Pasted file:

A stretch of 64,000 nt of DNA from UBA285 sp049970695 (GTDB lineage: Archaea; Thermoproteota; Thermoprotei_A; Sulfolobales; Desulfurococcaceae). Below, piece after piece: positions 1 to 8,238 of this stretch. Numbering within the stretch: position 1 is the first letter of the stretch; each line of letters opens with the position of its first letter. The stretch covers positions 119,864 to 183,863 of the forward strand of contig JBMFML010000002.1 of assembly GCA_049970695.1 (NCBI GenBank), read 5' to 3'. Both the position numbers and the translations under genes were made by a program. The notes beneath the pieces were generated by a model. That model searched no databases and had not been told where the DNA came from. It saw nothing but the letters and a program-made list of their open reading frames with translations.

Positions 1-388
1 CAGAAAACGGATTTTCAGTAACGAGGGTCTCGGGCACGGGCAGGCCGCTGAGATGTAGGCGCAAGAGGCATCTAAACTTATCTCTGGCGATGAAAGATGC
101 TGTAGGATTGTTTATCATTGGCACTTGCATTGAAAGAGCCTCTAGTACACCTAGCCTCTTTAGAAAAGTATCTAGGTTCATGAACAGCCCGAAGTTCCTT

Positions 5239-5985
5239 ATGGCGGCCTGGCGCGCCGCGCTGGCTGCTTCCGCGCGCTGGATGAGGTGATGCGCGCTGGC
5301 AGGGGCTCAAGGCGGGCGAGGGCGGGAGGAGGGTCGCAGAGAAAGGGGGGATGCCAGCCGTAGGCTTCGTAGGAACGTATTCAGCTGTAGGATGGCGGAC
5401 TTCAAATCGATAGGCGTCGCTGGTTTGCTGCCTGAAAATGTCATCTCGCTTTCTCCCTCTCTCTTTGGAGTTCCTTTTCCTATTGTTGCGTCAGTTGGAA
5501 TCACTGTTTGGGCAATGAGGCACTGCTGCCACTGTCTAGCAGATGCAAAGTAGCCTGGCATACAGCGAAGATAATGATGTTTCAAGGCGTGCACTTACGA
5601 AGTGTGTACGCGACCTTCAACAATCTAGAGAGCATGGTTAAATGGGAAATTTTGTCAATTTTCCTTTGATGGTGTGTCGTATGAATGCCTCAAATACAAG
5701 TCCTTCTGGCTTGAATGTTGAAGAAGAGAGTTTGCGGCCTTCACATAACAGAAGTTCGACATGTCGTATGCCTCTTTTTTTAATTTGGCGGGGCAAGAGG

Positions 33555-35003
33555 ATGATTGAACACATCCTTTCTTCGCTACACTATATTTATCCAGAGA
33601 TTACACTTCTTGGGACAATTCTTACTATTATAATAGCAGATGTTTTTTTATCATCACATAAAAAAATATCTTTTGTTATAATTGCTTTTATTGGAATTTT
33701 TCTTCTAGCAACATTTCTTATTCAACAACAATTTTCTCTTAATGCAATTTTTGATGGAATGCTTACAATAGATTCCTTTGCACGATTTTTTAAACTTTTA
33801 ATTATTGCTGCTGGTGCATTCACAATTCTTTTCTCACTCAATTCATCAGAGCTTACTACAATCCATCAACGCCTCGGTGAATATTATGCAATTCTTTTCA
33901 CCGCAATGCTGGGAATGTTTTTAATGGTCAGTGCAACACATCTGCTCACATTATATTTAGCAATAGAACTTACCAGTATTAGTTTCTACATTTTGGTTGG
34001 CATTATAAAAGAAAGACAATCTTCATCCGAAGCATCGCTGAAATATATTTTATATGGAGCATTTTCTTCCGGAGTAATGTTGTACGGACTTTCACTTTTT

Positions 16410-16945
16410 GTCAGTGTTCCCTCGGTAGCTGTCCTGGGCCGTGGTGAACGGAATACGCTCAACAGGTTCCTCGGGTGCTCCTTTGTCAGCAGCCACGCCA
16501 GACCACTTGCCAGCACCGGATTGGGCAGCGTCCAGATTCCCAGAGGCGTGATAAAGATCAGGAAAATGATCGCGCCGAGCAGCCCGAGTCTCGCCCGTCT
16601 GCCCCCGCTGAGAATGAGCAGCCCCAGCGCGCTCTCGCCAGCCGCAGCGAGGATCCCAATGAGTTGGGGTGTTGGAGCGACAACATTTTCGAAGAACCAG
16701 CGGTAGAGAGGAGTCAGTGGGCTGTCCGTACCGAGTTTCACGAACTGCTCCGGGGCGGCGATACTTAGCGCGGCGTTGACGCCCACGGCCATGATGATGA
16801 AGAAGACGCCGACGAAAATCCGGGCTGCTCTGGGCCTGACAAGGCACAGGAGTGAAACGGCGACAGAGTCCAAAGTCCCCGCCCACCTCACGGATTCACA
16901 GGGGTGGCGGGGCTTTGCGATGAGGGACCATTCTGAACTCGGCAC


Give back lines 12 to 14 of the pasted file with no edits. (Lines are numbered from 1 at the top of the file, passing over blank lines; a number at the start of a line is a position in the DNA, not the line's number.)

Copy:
Positions 33555-35003
33555 ATGATTGAACACATCCTTTCTTCGCTACACTATATTTATCCAGAGA
33601 TTACACTTCTTGGGACAATTCTTACTATTATAATAGCAGATGTTTTTTTATCATCACATAAAAAAATATCTTTTGTTATAATTGCTTTTATTGGAATTTT